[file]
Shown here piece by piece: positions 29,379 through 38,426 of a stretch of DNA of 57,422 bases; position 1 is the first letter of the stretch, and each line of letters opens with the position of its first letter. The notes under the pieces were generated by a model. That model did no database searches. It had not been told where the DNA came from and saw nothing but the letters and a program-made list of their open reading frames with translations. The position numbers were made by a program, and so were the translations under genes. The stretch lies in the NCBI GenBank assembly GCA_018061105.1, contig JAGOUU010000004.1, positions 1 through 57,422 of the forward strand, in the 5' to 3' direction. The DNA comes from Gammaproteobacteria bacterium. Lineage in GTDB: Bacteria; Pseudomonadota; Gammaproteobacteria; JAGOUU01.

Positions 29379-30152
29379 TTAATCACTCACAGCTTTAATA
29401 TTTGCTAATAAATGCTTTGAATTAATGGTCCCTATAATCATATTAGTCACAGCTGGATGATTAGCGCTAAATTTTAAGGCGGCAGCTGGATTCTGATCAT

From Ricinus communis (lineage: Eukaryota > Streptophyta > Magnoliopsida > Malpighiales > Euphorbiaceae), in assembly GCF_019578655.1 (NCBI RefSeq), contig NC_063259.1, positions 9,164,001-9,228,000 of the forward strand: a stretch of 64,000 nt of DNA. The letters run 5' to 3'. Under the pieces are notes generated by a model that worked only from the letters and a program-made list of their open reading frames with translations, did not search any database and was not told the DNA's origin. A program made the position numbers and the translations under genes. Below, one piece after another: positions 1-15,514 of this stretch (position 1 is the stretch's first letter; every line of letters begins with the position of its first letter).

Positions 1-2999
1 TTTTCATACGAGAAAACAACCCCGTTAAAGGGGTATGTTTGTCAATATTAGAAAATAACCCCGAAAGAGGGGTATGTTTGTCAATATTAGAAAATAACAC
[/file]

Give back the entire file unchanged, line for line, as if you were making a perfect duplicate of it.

Shown here piece by piece: positions 29,379 through 38,426 of a stretch of DNA of 57,422 bases; position 1 is the first letter of the stretch, and each line of letters opens with the position of its first letter. The notes under the pieces were generated by a model. That model did no database searches. It had not been told where the DNA came from and saw nothing but the letters and a program-made list of their open reading frames with translations. The position numbers were made by a program, and so were the translations under genes. The stretch lies in the NCBI GenBank assembly GCA_018061105.1, contig JAGOUU010000004.1, positions 1 through 57,422 of the forward strand, in the 5' to 3' direction. The DNA comes from Gammaproteobacteria bacterium. Lineage in GTDB: Bacteria; Pseudomonadota; Gammaproteobacteria; JAGOUU01.

Positions 29379-30152
29379 TTAATCACTCACAGCTTTAATA
29401 TTTGCTAATAAATGCTTTGAATTAATGGTCCCTATAATCATATTAGTCACAGCTGGATGATTAGCGCTAAATTTTAAGGCGGCAGCTGGATTCTGATCAT

From Ricinus communis (lineage: Eukaryota > Streptophyta > Magnoliopsida > Malpighiales > Euphorbiaceae), in assembly GCF_019578655.1 (NCBI RefSeq), contig NC_063259.1, positions 9,164,001-9,228,000 of the forward strand: a stretch of 64,000 nt of DNA. The letters run 5' to 3'. Under the pieces are notes generated by a model that worked only from the letters and a program-made list of their open reading frames with translations, did not search any database and was not told the DNA's origin. A program made the position numbers and the translations under genes. Below, one piece after another: positions 1-15,514 of this stretch (position 1 is the stretch's first letter; every line of letters begins with the position of its first letter).

Positions 1-2999
1 TTTTCATACGAGAAAACAACCCCGTTAAAGGGGTATGTTTGTCAATATTAGAAAATAACCCCGAAAGAGGGGTATGTTTGTCAATATTAGAAAATAACAC